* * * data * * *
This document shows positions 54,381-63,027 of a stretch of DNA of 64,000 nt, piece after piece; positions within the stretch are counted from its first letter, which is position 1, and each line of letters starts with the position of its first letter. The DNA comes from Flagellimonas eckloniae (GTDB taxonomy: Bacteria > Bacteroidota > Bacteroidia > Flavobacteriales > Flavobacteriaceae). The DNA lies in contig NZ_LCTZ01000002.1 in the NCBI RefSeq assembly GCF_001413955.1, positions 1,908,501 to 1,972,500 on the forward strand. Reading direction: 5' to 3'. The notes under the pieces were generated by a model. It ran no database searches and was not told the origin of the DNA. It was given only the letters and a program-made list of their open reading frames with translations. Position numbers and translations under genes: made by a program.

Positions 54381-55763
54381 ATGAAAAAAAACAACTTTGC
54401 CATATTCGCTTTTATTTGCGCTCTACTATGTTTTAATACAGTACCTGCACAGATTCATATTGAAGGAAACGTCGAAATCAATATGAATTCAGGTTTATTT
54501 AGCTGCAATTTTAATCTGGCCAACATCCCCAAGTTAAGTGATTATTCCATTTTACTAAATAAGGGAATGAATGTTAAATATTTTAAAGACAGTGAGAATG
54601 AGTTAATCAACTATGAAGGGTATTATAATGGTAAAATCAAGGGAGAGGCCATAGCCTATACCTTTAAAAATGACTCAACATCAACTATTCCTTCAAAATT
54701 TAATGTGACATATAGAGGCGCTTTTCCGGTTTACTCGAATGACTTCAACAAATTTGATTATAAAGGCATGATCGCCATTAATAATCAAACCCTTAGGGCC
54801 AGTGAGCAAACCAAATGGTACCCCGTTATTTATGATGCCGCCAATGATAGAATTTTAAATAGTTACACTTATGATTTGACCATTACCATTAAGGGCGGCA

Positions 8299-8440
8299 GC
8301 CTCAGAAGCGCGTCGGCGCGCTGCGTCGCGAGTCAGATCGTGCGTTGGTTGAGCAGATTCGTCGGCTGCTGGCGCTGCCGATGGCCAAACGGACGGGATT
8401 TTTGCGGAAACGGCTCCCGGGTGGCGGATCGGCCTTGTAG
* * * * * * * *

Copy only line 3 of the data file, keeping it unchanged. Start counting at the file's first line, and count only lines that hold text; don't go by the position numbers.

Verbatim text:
54381 ATGAAAAAAAACAACTTTGC